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Saturday May 3, 1975
. . . where the 1970s live forever!

News stories from Saturday May 3, 1975


Summaries of the stories the major media outlets considered to be of particular importance on this date:

  • President Ford spoke at commissioning ceremonies for the U.S.S. Nimitz, the world's largest warship, in Norfolk, Va., and pledged that the United States would keep its commitments abroad and would remain militarily strong. He said the Nimitz, the nation's second nuclear-powered carrier, along with other American forces worldwide, would make "critically important contributions" toward world peace. [New York Times]
  • Key administration strategists admitted that President Ford almost certainly cannot get his two-year decontrol plan for oil prices through the House and will have to seek a compromise. The administration has begun putting out feelers to House Democrats for support of a decontrol program that would take effect over three or four years and that the administration believes would have less impact on consumer pocketbooks as the average cost of domestic crude oil rose. Unpublished preliminary federal estimates indicate that a gradual removal of crude oil price controls over two years would add 9 percent to retail prices of petroleum products by the end of 1977 and one percent to the Consumer Price Index. Federal energy officials were said to regard this as moderate and acceptable. [New York Times]
  • Senators Jacob Javits and Claiborne Pell announced that they were drafting new legislation to provide funds the administration needs to move and resettle more than 120,000 Vietnamese refugees in the United States. Senator Javits said the bill would be ready tomorrow and would probably go to a House-Senate conference for quick action later in the week after committee hearings. [New York Times]
  • More than 500 men, women and children who arrived in Aranyaprathet, Thailand, on Cambodia's border, refused to describe their trip by truck or their experiences in the French Embassy in Phnom Penh, where they took refuge two weeks ago when the Communist-led insurgents took over the city. The refugees, including eight newsmen, agreed among themselves not to tell their experiences until the new Cambodian government had allowed the remaining 250 foreigners in the embassy compound to leave the country. [New York Times]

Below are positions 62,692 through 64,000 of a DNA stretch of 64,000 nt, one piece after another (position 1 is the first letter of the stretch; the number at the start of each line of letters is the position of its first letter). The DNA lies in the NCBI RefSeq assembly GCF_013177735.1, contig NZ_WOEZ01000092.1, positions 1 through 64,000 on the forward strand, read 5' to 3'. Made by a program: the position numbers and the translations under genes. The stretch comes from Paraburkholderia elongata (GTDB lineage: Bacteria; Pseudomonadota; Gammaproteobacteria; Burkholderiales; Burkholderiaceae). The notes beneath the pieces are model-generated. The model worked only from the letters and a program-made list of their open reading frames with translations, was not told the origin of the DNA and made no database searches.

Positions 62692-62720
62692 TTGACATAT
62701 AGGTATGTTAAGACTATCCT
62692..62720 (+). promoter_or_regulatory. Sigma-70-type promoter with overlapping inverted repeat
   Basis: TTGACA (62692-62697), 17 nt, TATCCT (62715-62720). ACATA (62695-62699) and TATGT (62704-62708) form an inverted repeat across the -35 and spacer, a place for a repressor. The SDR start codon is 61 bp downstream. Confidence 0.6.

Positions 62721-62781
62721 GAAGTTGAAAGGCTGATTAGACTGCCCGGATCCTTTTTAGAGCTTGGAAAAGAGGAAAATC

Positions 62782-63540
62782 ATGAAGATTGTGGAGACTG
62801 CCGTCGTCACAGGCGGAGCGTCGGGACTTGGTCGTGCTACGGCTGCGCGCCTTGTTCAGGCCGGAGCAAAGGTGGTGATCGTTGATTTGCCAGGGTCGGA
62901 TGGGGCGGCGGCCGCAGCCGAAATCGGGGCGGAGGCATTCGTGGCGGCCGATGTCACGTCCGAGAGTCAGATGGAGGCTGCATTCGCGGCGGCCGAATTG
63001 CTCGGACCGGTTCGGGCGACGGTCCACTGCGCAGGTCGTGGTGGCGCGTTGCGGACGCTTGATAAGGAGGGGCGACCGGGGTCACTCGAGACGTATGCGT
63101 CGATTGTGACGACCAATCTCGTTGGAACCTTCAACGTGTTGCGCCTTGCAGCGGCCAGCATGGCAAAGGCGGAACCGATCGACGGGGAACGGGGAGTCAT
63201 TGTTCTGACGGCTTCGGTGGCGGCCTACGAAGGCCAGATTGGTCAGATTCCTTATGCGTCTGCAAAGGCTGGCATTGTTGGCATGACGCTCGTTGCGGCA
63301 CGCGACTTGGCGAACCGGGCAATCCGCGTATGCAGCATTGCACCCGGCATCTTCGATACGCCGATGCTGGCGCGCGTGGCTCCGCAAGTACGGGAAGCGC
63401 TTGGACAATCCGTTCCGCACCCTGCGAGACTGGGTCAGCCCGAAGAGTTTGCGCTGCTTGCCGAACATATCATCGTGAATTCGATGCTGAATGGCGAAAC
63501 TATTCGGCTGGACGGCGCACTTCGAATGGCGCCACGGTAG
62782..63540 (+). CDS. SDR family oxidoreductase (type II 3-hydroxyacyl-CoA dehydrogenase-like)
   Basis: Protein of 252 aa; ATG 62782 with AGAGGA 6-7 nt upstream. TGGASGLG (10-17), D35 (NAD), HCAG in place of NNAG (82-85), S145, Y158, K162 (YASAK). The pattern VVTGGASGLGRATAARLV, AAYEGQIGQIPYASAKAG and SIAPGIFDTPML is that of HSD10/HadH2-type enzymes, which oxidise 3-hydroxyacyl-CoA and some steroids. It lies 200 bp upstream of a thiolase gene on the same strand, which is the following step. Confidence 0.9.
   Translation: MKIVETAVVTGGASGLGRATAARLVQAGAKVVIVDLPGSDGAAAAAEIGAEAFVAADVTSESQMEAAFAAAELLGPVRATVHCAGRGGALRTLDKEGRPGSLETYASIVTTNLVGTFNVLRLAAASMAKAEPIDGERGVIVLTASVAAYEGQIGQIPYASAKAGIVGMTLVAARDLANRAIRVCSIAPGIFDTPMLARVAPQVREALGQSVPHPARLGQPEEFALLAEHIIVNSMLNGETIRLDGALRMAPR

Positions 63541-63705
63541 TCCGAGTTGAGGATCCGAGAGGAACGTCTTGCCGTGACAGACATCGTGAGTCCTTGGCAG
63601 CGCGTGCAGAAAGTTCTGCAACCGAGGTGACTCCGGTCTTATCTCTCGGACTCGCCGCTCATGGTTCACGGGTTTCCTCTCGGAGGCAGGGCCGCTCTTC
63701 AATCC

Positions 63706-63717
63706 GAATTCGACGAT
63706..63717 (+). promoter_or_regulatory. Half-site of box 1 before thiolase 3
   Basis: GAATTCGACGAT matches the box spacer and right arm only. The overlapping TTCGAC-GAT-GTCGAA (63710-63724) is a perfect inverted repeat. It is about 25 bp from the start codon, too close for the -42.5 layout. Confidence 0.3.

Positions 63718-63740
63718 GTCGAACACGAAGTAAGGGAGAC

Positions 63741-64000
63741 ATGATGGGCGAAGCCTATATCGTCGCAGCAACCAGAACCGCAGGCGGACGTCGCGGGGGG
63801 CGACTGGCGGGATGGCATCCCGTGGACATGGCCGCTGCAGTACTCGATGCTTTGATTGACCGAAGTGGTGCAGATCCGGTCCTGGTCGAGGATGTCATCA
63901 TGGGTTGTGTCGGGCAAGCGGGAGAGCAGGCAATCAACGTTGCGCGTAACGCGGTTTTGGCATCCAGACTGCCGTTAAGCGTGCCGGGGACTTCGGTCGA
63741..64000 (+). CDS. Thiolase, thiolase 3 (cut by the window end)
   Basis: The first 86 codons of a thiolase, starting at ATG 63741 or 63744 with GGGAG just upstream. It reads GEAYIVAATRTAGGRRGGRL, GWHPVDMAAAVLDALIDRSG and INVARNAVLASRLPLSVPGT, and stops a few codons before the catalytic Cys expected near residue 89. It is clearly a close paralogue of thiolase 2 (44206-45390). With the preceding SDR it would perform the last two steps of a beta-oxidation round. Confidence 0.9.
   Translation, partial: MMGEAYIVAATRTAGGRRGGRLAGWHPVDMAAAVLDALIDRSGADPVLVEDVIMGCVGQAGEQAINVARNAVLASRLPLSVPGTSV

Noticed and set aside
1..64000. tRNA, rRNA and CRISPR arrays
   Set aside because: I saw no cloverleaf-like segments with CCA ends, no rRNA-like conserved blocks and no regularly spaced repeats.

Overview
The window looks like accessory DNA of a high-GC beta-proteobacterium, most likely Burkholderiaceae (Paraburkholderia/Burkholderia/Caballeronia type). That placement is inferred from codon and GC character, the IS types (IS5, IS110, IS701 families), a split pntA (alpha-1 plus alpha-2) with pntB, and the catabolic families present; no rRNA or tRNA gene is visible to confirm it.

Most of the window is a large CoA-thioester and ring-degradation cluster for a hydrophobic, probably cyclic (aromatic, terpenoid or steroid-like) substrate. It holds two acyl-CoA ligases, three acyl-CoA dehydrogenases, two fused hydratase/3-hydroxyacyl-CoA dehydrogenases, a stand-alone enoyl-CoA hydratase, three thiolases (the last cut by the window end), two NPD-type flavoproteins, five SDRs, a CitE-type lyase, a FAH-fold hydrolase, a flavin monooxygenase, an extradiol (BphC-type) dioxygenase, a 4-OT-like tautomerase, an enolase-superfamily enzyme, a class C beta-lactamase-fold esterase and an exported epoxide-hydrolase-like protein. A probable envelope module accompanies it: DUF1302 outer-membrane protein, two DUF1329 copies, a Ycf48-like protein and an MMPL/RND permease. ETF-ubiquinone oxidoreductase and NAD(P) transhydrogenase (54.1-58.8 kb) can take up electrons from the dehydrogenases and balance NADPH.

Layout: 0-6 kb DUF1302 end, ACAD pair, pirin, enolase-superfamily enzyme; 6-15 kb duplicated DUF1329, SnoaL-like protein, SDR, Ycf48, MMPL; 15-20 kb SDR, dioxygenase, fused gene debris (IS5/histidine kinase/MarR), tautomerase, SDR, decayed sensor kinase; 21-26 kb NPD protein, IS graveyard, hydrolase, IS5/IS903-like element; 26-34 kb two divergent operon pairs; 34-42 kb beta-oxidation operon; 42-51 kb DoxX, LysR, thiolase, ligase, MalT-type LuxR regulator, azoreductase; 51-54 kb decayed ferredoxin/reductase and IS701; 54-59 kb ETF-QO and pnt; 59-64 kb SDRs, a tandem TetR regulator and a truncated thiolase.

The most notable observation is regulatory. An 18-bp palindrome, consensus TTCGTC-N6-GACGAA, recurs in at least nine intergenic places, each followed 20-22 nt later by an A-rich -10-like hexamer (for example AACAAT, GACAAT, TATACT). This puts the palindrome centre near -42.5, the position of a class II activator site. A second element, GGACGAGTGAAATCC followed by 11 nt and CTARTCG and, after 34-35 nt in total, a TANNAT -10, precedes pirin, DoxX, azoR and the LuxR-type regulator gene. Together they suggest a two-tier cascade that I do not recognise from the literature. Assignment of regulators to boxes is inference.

• Women are joining the United States Army in record peace-time numbers and taking over hundreds of once-male jobs, from fixing tanks to flying helicopters, and they are moving closer to an assault on the Army's last bastion of male exclusivity -- the combat arms. Women's Army ranks have tripled in four years to 35,000 -- the highest in history -- and are expected to increase. The present female enrollment is 4.5 percent of the Army's force of 780,000. [New York Times]
  • Nathan Hale did not say what most people believe he said when he was hanged by the British; Paul Revere never got to Concord on his famous ride, and George III was probably not crazy. These were among the highlights of a conference at Yale University in which Yale history professors lectured to Connecticut high school teachers on what should and should not be taught about the American Revolution. [New York Times]
  • The Saigon radio announced today that North Vietnam had undertaken a widespread reconstruction program in South Vietnam to provide jobs and begin reversing the devastation of 30 years of war. Customary communications channels with Saigon have been cut since Wednesday when the Communists took over the city. The broadcasts, monitored in Bangkok, Thailand, suggested that a wholesale reorganization of South Vietnam was under way. The new regime has begun organizing "Revolutionary People's Committees," ostensibly to protect government property. The radio said that 5,000 people had signed up for duty. All members of the defeated South Vietnamese military forces were ordered to register with the new regime or face punishment. [New York Times]
  • The United States carrier Hancock sailed into the home port of the Seventh Fleet at Subic Bay in the Philippines carrying 2,000 Americans and Vietnamese evacuees plucked out of Saigon. Other vessels of the 46-ship armada that had completed the final evacuation of South Vietnam were approaching the port. In all, about 20,000 evacuees are expected to arrive there. [New York Times]


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